Investment Week: Past recessions are not a guide to the future
Interest rates in the UK now stand at 1.75%, after a 0.5% increase from 1.25%. Policymakers likely deemed it necessary to go further than the 0.25% ratcheting-up approach they had stuck to thus far and send a message that they took the threat of inflation as seriously as the US Federal Reserve (Fed) – which has been far more aggressive (more on that below).
The Bank of England now expects UK GDP to fall for five consecutive quarters starting later this year, and yet still chose to choke off economic activity by making borrowing more expensive.
Traditionally, central banks cut interest rates when they foresee gloom ahead. That they opted instead to raise them in the face of such a bleak outlook speaks to the level of importance they attach – understandably – to putting a lid on any feedback loop between wages and prices (where each drives the other higher and higher) before it takes off.
Capital Economics expects the Bank of England will need to keep increasing the rate until it reaches 3% to achieve the effective dose. Of course, much is uncertain, but it is plausible that, once this level is reached, rates will then be reduced swiftly – and we can only hope things get back to something resembling normality.
We’re not in Kansas anymore
While undoubtedly a great many people here in the UK will suffer financial hardship in the face of astonishing energy bills and an uptick in mortgage repayments, we have to remember that globally diversified portfolios still largely dance to the tune of the US economy.
The Fed recently increased interest rates by 0.75% to a range of 2.25–2.5%. Its alacrity in taking a more hawkish stance in taming inflation goes a long way to explaining the dominance of the dollar so far this year.
However, strange things are afoot. Ostensibly the US is in a slump, having suffered two consecutive quarters of GDP contraction. And surveys show consumer confidence has been dented by the cost of filling up at the pump.
Yet, on the other hand, unemployment is still at record lows, and private sector employment, in particular, is now above pre-pandemic levels. Business activity is, for the most part, humming. What kind of recession is this?!
A crucial part of the answer lies in the US jobs market. With the employment participation rate still about 1–1.5% below pre-pandemic levels, the US economy faces a situation of too much demand for labour and not enough supply.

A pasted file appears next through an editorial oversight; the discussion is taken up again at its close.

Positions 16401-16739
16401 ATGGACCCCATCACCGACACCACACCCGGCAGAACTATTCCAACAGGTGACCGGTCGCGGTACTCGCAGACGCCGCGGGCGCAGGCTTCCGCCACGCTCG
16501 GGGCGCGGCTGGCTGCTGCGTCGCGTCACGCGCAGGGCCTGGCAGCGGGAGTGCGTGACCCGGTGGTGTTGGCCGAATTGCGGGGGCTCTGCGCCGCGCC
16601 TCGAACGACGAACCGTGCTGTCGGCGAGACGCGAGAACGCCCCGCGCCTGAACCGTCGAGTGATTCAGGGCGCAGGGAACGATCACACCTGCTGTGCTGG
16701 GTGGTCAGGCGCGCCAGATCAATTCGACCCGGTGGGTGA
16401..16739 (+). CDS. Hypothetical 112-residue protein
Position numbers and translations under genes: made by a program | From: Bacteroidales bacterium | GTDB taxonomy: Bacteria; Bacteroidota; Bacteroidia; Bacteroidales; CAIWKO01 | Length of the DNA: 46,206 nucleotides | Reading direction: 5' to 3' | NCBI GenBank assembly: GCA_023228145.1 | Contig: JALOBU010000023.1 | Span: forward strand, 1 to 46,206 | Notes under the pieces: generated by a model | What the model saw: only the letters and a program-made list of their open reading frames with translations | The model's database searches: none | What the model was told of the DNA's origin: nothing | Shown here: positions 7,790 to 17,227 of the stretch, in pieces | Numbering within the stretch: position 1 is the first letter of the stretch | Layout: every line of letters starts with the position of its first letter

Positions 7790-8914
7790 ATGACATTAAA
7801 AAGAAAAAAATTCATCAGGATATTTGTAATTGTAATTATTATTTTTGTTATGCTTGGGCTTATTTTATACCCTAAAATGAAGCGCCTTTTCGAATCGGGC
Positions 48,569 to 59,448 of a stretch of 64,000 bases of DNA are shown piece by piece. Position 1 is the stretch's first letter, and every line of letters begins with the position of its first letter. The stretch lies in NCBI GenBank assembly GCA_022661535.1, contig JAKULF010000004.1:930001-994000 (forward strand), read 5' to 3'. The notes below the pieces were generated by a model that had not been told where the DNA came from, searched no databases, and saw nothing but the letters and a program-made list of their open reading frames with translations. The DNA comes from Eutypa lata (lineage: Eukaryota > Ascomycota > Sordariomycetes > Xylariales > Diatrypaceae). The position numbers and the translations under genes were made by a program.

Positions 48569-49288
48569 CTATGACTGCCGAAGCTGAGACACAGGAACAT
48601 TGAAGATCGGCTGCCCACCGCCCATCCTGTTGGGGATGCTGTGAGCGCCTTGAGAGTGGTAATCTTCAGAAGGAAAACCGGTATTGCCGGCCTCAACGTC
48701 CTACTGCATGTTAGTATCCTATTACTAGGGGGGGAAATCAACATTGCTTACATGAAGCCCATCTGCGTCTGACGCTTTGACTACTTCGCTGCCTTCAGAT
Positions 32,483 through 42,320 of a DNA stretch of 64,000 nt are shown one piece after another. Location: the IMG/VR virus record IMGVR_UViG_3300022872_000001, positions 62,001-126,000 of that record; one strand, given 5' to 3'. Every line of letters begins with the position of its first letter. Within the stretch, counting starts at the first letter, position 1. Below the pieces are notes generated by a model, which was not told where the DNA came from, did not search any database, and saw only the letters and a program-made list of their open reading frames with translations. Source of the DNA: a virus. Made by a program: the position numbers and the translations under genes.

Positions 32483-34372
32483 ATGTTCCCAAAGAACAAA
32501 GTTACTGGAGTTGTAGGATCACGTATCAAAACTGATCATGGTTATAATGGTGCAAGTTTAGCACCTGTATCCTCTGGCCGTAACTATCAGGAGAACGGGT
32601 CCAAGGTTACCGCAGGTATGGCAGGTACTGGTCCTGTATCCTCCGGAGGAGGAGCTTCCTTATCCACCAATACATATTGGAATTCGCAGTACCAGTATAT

The number of job vacancies now being advertised stands at an extraordinarily high level. Hiring took a nose-dive as Covid-19 hit but then rebounded with great force once restrictions were lifted. President Biden’s fiscal stimulus added a perhaps not entirely necessary turbo charge.
Recently, a rather public disagreement has kicked off between some big names in economics (among them Larry Summers, former US Secretary to the Treasury under President Clinton) and the Fed.
There’s more than a whiff of ‘my model’s better than yours’ about this to-and-fro, but the crux of the matter is whether it’s plausible for inflation to be brought under control without a significant uptick in unemployment.
Summers and co. assert that it’s not. They argue that the only way it could happen would be if job-matching efficiency increased, or if fewer people quit their job to take up another. Ultimately, they say, a marked decline in vacancies without a corresponding increase in unemployment has never happened before – so we shouldn’t bank on it.
The Fed is more optimistic. Its analysis indicates that only a modicum of hiring plans need be shelved for there to be an outsized calming effect on inflation – and thus there is no cause for concern that widespread unemployment would result. Moreover, it retorts, unprecedented things can and do happen.
It’s different every time
Of course, only time will tell who is right. But the Fed is surely correct in its rejection of history as a guide to the future.
The key point is that arguments from induction – ‘it has never happened before, so it never will’ – are weak. Unfortunately, the investments industry is replete with them – despite that familiar performance warning from regulators.
After all, empirical data didn’t permit a year starting with a ‘20’ until it happened. What we need instead, as the British physicist David Deutsch has written so compellingly, are specific, hard-to-vary explanations that both agree with the evidence we have of what has happened in the past but are capable of reaching beyond it.
The path of interest rates – and hence the outcome of the war on inflation – is still the predominant force driving asset prices.
Arguably, share prices have already factored in the potential for economic malaise to dent corporate earnings. The downward lurches of stocks like Walmart and Target, which both shed almost a quarter of their market value within hours of releasing dour company results, could almost be seen as a sped-up slow-down – market analysts collectively scribbling out ‘normal’ in their calculations and pencilling in ‘recession’.
Consequently, we’re left in hock to central banks once more. And bizarrely, therefore, bad news becomes good news – if business activity appears to dim or job offers are rescinded, inflation expectations fade and the path of interest rates becomes a little less steep. Both stocks and bonds appreciate (the irony).
Still, in spite of it all, the case for long-term investment – which has nothing to do with near-term prospects – remains as strong as ever. Whether the recent rebound in share prices marks a turning point, or we suffer another leg down, it’s still unwise to time the markets, and they’ll likely be out of sight in ten years.
Past performance is not a guide to future returns. Please note that the value of investments can go down as well as up, and you may get back less than you originally invested.